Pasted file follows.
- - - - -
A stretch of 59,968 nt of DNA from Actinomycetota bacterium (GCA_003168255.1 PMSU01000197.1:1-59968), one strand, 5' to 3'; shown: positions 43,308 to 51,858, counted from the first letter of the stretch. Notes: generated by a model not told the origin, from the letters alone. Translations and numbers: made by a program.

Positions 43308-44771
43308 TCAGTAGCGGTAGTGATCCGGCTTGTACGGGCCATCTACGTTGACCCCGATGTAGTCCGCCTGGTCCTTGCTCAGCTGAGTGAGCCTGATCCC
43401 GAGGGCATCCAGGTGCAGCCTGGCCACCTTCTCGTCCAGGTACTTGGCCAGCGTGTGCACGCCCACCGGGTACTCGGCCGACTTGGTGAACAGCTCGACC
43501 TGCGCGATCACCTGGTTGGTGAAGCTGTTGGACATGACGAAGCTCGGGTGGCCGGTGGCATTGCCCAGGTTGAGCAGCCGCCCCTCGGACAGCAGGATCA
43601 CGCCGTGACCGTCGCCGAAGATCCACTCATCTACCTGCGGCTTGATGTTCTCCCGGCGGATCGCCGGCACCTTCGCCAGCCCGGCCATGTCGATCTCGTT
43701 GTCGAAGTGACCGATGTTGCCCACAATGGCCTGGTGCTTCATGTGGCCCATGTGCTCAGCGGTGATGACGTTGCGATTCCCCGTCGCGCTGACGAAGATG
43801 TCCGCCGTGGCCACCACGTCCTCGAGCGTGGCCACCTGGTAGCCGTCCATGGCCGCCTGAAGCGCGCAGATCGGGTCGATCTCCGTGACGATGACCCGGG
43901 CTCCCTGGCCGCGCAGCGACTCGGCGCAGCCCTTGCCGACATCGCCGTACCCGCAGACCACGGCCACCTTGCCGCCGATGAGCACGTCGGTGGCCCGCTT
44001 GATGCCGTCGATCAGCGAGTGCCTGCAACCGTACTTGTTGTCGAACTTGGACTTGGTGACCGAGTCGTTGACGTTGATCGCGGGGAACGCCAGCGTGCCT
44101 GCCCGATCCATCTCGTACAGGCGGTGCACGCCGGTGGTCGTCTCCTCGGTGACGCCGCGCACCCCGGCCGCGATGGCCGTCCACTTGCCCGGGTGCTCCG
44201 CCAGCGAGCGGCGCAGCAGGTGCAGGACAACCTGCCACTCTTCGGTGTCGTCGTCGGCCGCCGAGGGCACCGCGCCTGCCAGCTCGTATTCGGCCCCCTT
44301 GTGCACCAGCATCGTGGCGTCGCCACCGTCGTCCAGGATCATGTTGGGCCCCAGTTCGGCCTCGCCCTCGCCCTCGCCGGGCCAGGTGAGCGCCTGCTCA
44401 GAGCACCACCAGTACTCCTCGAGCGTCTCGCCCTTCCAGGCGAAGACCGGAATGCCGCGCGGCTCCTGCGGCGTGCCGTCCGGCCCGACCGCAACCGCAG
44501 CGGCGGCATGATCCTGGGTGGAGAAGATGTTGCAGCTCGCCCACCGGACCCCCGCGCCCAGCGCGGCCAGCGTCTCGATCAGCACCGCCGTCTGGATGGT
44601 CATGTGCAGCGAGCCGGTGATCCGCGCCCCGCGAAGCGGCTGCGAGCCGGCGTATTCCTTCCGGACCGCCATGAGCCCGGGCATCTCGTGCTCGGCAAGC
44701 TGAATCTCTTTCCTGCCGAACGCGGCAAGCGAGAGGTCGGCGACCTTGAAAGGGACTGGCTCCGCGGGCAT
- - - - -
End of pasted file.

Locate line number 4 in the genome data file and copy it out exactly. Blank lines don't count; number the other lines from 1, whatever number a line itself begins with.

43401 GAGGGCATCCAGGTGCAGCCTGGCCACCTTCTCGTCCAGGTACTTGGCCAGCGTGTGCACGCCCACCGGGTACTCGGCCGACTTGGTGAACAGCTCGACC